What Does The Keystone Pipeline Mean To Montana?
The XL Keystone Pipeline debate has been going on for almost six years now. The Keystone Pipeline is not one pipeline but a series of lines.
What would the Keystone Pipeline mean to Montana? Thankfully we don’t have to guess.
We just need to look at what happened when the first Keystone Pipeline was constructed back in 2008.
The 2008 Keystone Pipeline
The 2008 Keystone Pipeline started in Canada and passed through North and South Dakota, Nebraska, Kansas, Missouri and part of Illinois.
The proposed new expansion of the Keystone Pipeline that the House of Representatives voted on this week will include the northeast corner of Montana, South Dakota, Nebraska and end at the Kansas border.
The southern leg will go from Cushing, Oklahoma, across Texas ending in a split between Port Arthur and Houston, Texas.
How Did South Dakota Benefit From the 2008 Keystone Pipeline?
Let’s explore what we know from the first Keystone Pipeline.
- Construction of the 2008 pipeline contributed about $3.4 billion to the US GDP.
- “In total, South Dakota counties will enjoy some $20 million in annual property taxes which will help address local infrastructure needs like roads, bridges, and other facilities that improve the standard of living for South Dakotans.”
- The eight construction camps (one in Montana) contributed a full year of property taxes for seven counties for a total of $4 million. Add sales taxes to those states that have them and other taxes (gas) and there were additional revenue to states and counties.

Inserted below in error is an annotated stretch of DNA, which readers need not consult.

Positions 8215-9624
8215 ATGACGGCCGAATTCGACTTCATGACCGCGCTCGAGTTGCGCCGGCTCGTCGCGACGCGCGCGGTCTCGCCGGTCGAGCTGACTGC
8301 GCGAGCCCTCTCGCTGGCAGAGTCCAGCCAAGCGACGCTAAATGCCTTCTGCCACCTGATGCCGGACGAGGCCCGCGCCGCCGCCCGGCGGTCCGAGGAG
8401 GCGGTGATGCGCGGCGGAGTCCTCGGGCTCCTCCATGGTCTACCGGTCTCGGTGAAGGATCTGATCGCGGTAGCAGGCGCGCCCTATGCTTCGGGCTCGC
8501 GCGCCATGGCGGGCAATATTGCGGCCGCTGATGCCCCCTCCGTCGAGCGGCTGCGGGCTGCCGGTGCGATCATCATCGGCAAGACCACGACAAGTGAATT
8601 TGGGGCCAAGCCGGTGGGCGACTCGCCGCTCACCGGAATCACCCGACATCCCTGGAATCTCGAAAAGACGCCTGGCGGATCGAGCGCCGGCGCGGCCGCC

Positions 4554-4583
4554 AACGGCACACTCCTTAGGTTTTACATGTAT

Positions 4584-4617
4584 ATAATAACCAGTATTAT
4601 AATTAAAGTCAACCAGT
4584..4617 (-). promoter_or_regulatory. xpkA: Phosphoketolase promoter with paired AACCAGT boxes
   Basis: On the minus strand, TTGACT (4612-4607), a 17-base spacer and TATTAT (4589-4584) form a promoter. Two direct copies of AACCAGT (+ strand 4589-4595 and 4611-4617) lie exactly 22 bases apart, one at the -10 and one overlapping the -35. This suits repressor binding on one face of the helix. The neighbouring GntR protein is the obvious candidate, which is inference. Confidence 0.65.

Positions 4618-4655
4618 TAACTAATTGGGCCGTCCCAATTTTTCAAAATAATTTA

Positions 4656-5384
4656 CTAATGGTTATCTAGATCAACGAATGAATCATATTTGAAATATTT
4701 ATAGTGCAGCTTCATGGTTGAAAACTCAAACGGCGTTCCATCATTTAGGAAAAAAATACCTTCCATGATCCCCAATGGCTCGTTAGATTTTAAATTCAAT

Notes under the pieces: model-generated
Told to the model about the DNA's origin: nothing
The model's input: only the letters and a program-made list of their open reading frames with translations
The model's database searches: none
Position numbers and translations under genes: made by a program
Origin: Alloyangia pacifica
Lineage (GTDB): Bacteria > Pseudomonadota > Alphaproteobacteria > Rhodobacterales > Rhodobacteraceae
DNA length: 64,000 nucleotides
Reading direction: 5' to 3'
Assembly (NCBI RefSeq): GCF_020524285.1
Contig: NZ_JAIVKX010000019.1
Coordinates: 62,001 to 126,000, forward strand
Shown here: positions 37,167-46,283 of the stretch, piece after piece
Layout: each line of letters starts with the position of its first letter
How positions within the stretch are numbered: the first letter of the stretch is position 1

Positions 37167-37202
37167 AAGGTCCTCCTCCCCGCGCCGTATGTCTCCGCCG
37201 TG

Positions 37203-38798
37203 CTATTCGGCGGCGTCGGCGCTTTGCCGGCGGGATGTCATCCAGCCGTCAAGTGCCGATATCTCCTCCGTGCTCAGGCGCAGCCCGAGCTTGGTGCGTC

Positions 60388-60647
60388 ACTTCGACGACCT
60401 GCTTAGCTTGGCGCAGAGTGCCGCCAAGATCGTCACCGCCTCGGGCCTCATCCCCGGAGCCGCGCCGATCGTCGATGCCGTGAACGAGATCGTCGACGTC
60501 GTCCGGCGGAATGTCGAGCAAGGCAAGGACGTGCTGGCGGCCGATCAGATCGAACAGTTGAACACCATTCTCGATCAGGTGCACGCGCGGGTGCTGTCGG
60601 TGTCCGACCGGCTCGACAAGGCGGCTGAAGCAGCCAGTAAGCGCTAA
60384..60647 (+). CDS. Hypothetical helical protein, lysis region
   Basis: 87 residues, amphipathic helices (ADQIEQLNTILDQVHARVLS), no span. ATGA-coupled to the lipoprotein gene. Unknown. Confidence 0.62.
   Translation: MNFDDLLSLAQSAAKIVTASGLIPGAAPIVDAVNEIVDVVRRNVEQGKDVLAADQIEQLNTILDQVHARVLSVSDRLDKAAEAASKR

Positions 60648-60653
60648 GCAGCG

- Property taxes covering the three states and 27 counties amounted to $55.6 million.
How Will Montana Benefit From The Keystone Pipeline?
The most glaring benefit that no one seems to be talking about is the $63 million in property taxes that some of the poorest counties in Montana will receive paid by a foreign company.
That money will be paid every year the pipeline is in existence. I can’t find a legitimate reason for passing that up.
We’ve already seen the economic benefits of the Baaken Oil Fields. According to the Billings Gazette, salaries increased 140% within 100 miles of the oil field.
Will the Keystone Pipeline Be Safe?
The Exxon Valdez, the BP oil spill, the Yellowstone pipeline ruptured and oil trains derail that all prove one thing — Stuff Happens.
The Keystone Pipeline being proposed will be the safest pipeline ever constructed in the US because of “59 enhanced safety conditions and technological improvements since 2010.”
Some Final Thoughts
If you’re not going to build a pipeline because there might be an accident makes about as much sense as not building a road because two cars might collide.
Once a train car derails it just keeps on going. A pipeline can be shut off.
Fossil fuels will be a thing of the past one day. But that day won’t come any faster or slower because we utilize current fuel sources.
It took over 100 years for our phones to move to texting.